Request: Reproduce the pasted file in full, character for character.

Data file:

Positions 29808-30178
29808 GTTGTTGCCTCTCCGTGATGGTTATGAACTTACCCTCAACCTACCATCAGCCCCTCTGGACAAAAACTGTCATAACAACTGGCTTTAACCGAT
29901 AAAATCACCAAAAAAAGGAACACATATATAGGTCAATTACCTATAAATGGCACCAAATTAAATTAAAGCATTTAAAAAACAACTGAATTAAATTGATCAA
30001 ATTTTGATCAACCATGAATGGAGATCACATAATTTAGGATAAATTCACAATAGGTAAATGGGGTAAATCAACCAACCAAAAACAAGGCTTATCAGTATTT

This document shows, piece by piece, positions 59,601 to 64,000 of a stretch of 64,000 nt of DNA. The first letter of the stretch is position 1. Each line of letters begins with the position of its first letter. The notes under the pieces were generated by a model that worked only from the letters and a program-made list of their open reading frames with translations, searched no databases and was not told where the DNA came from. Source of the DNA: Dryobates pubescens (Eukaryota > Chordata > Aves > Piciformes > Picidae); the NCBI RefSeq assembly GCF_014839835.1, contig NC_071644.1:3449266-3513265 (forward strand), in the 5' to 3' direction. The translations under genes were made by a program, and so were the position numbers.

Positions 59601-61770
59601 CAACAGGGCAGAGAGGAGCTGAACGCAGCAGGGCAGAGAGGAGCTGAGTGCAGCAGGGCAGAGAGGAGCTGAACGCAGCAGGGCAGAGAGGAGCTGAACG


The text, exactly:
Positions 29808-30178
29808 GTTGTTGCCTCTCCGTGATGGTTATGAACTTACCCTCAACCTACCATCAGCCCCTCTGGACAAAAACTGTCATAACAACTGGCTTTAACCGAT
29901 AAAATCACCAAAAAAAGGAACACATATATAGGTCAATTACCTATAAATGGCACCAAATTAAATTAAAGCATTTAAAAAACAACTGAATTAAATTGATCAA
30001 ATTTTGATCAACCATGAATGGAGATCACATAATTTAGGATAAATTCACAATAGGTAAATGGGGTAAATCAACCAACCAAAAACAAGGCTTATCAGTATTT

This document shows, piece by piece, positions 59,601 to 64,000 of a stretch of 64,000 nt of DNA. The first letter of the stretch is position 1. Each line of letters begins with the position of its first letter. The notes under the pieces were generated by a model that worked only from the letters and a program-made list of their open reading frames with translations, searched no databases and was not told where the DNA came from. Source of the DNA: Dryobates pubescens (Eukaryota > Chordata > Aves > Piciformes > Picidae); the NCBI RefSeq assembly GCF_014839835.1, contig NC_071644.1:3449266-3513265 (forward strand), in the 5' to 3' direction. The translations under genes were made by a program, and so were the position numbers.

Positions 59601-61770
59601 CAACAGGGCAGAGAGGAGCTGAACGCAGCAGGGCAGAGAGGAGCTGAGTGCAGCAGGGCAGAGAGGAGCTGAACGCAGCAGGGCAGAGAGGAGCTGAACG